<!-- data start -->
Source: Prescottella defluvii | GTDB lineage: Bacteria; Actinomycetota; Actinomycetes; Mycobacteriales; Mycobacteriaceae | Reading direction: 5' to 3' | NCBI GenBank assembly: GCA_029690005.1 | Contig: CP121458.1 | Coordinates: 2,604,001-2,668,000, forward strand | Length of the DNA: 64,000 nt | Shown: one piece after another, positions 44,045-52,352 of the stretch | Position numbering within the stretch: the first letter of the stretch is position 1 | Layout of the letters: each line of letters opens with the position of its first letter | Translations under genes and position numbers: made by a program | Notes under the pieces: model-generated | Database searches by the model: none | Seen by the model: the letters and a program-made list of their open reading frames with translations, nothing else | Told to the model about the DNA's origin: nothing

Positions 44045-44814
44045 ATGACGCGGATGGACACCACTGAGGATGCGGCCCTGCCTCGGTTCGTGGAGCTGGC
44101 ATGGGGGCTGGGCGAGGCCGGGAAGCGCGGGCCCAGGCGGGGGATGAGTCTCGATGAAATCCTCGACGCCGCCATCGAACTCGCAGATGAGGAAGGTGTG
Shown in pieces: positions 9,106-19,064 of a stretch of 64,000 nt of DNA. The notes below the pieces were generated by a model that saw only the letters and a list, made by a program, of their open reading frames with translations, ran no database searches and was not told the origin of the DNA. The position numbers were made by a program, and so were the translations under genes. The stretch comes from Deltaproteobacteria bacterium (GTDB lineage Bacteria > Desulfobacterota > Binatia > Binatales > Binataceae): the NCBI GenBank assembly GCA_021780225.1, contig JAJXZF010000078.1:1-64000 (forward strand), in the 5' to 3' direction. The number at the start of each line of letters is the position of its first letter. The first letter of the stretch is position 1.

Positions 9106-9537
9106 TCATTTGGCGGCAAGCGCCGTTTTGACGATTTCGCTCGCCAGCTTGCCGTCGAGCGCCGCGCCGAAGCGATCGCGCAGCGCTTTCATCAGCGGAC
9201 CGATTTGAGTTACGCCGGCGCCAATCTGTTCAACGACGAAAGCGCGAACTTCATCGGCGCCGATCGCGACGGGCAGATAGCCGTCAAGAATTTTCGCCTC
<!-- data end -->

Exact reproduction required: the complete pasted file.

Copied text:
Source: Prescottella defluvii | GTDB lineage: Bacteria; Actinomycetota; Actinomycetes; Mycobacteriales; Mycobacteriaceae | Reading direction: 5' to 3' | NCBI GenBank assembly: GCA_029690005.1 | Contig: CP121458.1 | Coordinates: 2,604,001-2,668,000, forward strand | Length of the DNA: 64,000 nt | Shown: one piece after another, positions 44,045-52,352 of the stretch | Position numbering within the stretch: the first letter of the stretch is position 1 | Layout of the letters: each line of letters opens with the position of its first letter | Translations under genes and position numbers: made by a program | Notes under the pieces: model-generated | Database searches by the model: none | Seen by the model: the letters and a program-made list of their open reading frames with translations, nothing else | Told to the model about the DNA's origin: nothing

Positions 44045-44814
44045 ATGACGCGGATGGACACCACTGAGGATGCGGCCCTGCCTCGGTTCGTGGAGCTGGC
44101 ATGGGGGCTGGGCGAGGCCGGGAAGCGCGGGCCCAGGCGGGGGATGAGTCTCGATGAAATCCTCGACGCCGCCATCGAACTCGCAGATGAGGAAGGTGTG
Shown in pieces: positions 9,106-19,064 of a stretch of 64,000 nt of DNA. The notes below the pieces were generated by a model that saw only the letters and a list, made by a program, of their open reading frames with translations, ran no database searches and was not told the origin of the DNA. The position numbers were made by a program, and so were the translations under genes. The stretch comes from Deltaproteobacteria bacterium (GTDB lineage Bacteria > Desulfobacterota > Binatia > Binatales > Binataceae): the NCBI GenBank assembly GCA_021780225.1, contig JAJXZF010000078.1:1-64000 (forward strand), in the 5' to 3' direction. The number at the start of each line of letters is the position of its first letter. The first letter of the stretch is position 1.

Positions 9106-9537
9106 TCATTTGGCGGCAAGCGCCGTTTTGACGATTTCGCTCGCCAGCTTGCCGTCGAGCGCCGCGCCGAAGCGATCGCGCAGCGCTTTCATCAGCGGAC
9201 CGATTTGAGTTACGCCGGCGCCAATCTGTTCAACGACGAAAGCGCGAACTTCATCGGCGCCGATCGCGACGGGCAGATAGCCGTCAAGAATTTTCGCCTC